EDITOR'S NOTE: Eric Benner is SLAM! Wrestling's regular Friday columnist.
Friday, June 11, 1998
Sable lawsuit worth $1.99
Something of this magnitude, of course, could not possibly escape being the subject of this week's column.
If you haven't already, I suggest you read up on the lawsuit here. Someone was nice enough to send me (what seems to be) an actual copy of the suit, so I have access to a bit more detail, but the facts are basically the same.
What's basically going on here is that Sable is suing the WWF for some combination of sexual harassment and manipulative business practices.
As soon as the lawsuit hit the net, Sable was trashed left and right. The lawsuit was seen as ill-timed, given the recent happenings in wrestling, and seemed frivolous more than anything else. Lawyer-types and lawyer-wannabes have been saying that it won't stand up in court and that the WWF should fight it, while others have been saying that they will probably settle because of the bad press.
How often do I agree with the consensus?
I admit that I would probably be going against the grain for the sake of going against the grain if I agreed with Sable and stated that her lawsuit was justified. A hundred million dollars? Because she doesn't like that a wrestling organization wanted her to wrestle, and that she chose to do so because she didn't want to walk away from that much money?
Of course I disagree with her. The lawsuit is ridiculous.
But what caused it, its motivations -- they are worth looking into.
You see, for years, wrestlers have been a quiet bunch. By that, I mean that they've never had much of a say in their business. Do what you're told and go home, that's been the modus operandi of wrestling organizations. Whenever we hear about the prima donnas who try to do their own thing, well, that doesn't last long, does it, Sable? Hogan? The Clique? Sid? Ultimate Warrior? At least it doesn't last long in the WWF, which could probably be considered a more traditional organization than WCW from a promoter's stand-point.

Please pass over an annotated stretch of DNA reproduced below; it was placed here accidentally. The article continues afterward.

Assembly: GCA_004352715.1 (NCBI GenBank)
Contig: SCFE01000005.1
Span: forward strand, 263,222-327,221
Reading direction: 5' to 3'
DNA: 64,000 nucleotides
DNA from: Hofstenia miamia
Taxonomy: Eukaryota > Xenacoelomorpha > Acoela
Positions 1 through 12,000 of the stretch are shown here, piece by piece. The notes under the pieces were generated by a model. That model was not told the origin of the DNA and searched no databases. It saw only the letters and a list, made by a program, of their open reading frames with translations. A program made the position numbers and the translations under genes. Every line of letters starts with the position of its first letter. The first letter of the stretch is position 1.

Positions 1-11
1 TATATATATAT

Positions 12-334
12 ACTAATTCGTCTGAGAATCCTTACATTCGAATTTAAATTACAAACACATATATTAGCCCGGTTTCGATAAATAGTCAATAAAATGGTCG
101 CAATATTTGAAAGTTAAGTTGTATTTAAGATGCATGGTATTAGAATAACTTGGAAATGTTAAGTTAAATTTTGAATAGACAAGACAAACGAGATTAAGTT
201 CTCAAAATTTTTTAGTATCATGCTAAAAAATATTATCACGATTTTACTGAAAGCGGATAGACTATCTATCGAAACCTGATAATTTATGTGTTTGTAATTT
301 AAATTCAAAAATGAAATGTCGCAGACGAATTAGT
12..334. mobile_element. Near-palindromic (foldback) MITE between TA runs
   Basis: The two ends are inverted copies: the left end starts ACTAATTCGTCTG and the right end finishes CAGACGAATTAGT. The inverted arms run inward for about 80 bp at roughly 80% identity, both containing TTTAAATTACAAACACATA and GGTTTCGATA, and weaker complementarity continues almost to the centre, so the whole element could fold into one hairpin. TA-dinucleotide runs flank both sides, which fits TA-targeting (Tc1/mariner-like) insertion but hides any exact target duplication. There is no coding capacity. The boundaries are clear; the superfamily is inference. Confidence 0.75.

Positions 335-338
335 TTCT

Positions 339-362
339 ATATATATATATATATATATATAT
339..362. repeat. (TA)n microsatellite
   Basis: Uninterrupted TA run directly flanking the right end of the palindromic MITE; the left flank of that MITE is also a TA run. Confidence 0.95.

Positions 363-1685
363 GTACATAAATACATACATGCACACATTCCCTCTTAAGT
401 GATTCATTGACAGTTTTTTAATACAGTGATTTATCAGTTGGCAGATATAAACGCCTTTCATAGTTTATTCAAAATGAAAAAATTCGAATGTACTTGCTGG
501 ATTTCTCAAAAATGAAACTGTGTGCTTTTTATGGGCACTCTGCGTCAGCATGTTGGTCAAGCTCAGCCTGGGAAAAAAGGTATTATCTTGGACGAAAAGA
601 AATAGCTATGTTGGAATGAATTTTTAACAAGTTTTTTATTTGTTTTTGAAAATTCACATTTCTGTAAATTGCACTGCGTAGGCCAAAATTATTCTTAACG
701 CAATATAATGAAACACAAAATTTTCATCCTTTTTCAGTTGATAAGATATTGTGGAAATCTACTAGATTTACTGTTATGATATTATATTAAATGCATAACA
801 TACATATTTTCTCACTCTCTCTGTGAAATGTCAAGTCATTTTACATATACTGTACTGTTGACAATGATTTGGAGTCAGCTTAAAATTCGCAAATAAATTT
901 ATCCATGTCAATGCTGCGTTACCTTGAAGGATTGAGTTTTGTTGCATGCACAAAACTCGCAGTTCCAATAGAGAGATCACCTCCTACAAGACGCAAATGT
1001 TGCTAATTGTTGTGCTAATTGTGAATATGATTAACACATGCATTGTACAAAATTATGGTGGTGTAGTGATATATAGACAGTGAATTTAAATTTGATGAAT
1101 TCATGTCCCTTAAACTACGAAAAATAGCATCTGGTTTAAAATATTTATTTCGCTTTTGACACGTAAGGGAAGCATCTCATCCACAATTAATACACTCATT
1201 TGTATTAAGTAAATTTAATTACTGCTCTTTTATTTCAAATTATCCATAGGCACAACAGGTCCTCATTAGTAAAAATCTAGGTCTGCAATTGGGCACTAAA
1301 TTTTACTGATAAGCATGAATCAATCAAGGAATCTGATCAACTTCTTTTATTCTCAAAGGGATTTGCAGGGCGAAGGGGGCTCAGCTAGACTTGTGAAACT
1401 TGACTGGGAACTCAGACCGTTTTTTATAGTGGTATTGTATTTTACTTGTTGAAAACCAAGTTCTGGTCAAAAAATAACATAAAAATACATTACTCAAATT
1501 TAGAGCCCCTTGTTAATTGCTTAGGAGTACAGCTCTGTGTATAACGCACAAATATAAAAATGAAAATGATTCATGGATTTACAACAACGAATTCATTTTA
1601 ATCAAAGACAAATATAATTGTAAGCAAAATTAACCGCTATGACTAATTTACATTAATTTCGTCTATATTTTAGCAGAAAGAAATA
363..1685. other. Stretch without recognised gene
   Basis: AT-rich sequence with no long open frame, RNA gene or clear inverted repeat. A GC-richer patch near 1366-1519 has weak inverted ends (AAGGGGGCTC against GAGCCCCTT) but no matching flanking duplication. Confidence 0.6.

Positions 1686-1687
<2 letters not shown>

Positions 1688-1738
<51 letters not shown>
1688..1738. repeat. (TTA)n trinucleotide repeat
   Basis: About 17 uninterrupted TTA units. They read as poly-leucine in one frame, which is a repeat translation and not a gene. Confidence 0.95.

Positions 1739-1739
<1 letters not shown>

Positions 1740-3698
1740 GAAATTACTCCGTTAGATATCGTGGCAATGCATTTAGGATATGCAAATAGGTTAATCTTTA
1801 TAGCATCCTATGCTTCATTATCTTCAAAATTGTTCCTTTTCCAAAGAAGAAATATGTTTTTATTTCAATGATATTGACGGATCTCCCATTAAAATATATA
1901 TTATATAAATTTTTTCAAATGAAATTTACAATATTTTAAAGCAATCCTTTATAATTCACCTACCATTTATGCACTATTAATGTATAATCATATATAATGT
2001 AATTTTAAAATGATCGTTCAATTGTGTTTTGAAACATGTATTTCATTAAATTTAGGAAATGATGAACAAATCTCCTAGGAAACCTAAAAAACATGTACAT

My foil for wrestling, the comparison from which I can make statements like this, is professional sports. I think that pro wrestling and pro sports are nearing similar levels of success nowadays, as the money in wrestling is starting to creep up, as is its exposure.
That said, it seems that wrestlers, that is those who actually wrestle, seem to be getting a raw deal compared to their counterparts in competitive sports. In every major sport, the participants have some say in what they do. In some sports, that say is perhaps too much. I think it's safe to say that a wrestler who choked a coach (or a promoter, let's say) out of the script might get more than a year's suspension. He might get more along the lines of fired immediately and prosecuted. And whereas some athletes can get away with doing basically whatever they want to, wrestlers are kept on a short leash, and there are consequences when they don't follow the rules.
Some of these consequences are perhaps unorthodox, as Sable's lawsuit demonstrates nicely. If you don't follow the rules in wrestling, if you don't do what your booker says, then any number of retributions might take place: the loss of a title, a heel turn, mocking from the commentary team, awkward programs requiring embarrassing actions or words, or even a suspension or dismissal. And that's just for not doing what the 'coach' says. And don't get me started on what might get put on your bags by your fellow athletes once you start to get a rep as a free-thinker. If you're a wrestler, that is (and if you believe what you read on the Internet). The worst a hockey player can expect is to be benched for one game. In football or basketball, you'd probably just get a fine. I don't think they'd even bother chastising a baseball player - no one would notice or care.